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Managing DLLs in Windows Server 2003


There are many reasons why an application might not install completely or correctly. One common reason for a problem installation is corrupt, missing, or nonregistered Dynamic Link Libraries (DLLs). This tip will go through what a DLL is, what it does, and will give an overview of the tool for manually registering and unregistering these files with the Windows Server 2003 operating system.

What is a DLL?

There may already be a DLL contained in Windows Server 2003 that performs certain functions. If this is true, the application can call the existing DLL, eliminating the need to rewrite the code.

This sounds like a developer issue, so why do I need to care about it?

DLL files affect administrators because the files fail to register with Windows upon installation of an application. If the DLL files are not properly registered, the application will not function as designed and, in many cases, will not start at all.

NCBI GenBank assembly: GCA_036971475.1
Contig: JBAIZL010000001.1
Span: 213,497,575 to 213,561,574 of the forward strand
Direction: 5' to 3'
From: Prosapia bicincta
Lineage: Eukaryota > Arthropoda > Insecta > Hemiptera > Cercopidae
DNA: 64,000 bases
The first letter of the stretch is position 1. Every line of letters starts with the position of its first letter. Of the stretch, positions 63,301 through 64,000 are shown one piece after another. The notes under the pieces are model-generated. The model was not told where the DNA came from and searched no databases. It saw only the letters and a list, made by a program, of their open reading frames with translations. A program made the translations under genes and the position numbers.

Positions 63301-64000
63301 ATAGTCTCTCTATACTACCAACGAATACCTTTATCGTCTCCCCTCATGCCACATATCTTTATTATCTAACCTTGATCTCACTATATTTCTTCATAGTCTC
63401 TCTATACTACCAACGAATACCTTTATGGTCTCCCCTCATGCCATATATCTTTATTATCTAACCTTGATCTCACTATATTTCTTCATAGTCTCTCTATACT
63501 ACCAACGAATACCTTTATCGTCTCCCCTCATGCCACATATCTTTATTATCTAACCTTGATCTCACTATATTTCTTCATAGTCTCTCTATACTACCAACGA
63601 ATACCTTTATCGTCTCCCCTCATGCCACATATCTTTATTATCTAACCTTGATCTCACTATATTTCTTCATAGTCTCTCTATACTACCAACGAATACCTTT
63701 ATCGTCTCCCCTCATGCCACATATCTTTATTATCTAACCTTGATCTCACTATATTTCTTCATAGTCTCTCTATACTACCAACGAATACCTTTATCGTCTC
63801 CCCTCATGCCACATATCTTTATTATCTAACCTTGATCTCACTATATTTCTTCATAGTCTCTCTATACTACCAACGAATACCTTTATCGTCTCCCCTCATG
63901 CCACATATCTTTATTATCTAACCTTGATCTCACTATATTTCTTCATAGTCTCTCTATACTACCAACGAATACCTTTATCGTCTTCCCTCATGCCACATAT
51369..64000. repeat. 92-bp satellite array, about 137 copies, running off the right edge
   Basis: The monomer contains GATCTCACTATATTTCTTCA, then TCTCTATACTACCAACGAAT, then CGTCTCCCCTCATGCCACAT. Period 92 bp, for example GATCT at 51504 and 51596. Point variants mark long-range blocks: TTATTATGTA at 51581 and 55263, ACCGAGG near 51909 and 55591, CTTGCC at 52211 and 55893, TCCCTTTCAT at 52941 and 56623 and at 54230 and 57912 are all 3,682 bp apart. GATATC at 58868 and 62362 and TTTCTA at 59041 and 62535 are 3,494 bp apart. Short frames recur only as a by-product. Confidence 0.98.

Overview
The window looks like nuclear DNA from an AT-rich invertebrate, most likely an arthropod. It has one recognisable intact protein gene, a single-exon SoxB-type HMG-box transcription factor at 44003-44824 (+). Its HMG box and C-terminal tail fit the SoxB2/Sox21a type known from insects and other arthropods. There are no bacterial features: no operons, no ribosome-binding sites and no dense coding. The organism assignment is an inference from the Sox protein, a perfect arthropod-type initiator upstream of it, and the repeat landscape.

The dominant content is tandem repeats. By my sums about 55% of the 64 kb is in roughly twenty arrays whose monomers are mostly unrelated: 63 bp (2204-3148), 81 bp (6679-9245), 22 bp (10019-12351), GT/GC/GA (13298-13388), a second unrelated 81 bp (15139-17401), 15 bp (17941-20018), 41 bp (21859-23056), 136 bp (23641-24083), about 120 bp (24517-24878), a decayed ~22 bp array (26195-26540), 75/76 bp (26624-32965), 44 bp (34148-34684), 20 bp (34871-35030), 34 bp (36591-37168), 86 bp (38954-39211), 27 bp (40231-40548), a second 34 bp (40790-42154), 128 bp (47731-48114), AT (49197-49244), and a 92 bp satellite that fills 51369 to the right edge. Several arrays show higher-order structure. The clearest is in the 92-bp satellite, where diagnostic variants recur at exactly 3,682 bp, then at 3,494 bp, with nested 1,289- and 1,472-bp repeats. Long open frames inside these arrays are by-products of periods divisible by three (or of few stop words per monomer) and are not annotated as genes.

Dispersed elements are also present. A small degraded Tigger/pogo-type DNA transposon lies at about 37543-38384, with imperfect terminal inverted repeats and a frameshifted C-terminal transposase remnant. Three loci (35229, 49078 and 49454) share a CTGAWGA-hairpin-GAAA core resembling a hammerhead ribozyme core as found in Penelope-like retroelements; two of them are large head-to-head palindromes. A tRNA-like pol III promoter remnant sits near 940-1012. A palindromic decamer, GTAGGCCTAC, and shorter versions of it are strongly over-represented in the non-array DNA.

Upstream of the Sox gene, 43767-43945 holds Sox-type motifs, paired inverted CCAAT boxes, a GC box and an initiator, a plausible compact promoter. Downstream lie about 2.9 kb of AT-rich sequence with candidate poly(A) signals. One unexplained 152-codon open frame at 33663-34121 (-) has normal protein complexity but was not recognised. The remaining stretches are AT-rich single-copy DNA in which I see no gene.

To register a DLL in Windows Server 2003, there is a simple command line tool available. Follow these steps:

  1. Open a command prompt.
  2. At the prompt, type regsvr32 "path to DLL file".
  3. Press [Enter].

Note: You may replace only third-party DLLs or DLLs installed by hotfixes, service packs, or other updates. Windows does not allow alteration of protected system DLLs.

If you need to uninstall a registered DLL, you can add the /u switch to the command. Here is a quick example:

  1. Open a command prompt.
  2. At the prompt, enter the following command to register mynewdll.dll: Regsvr32 mynewdll.dll <enter>. You will get a message in the command prompt window letting you know if the registration succeeded or failed.
  3. To uninstall a registered DLL, enter the following at the command prompt: Regsvr32 /u mynewdll.dll <enter>. A command line message will let you know if the operation succeeded or failed.

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About

Derek Schauland has been tinkering with Windows systems since 1997. He has supported Windows NT 4, worked phone support for an ISP, and is currently the IT Manager for a manufacturing company in Wisconsin.

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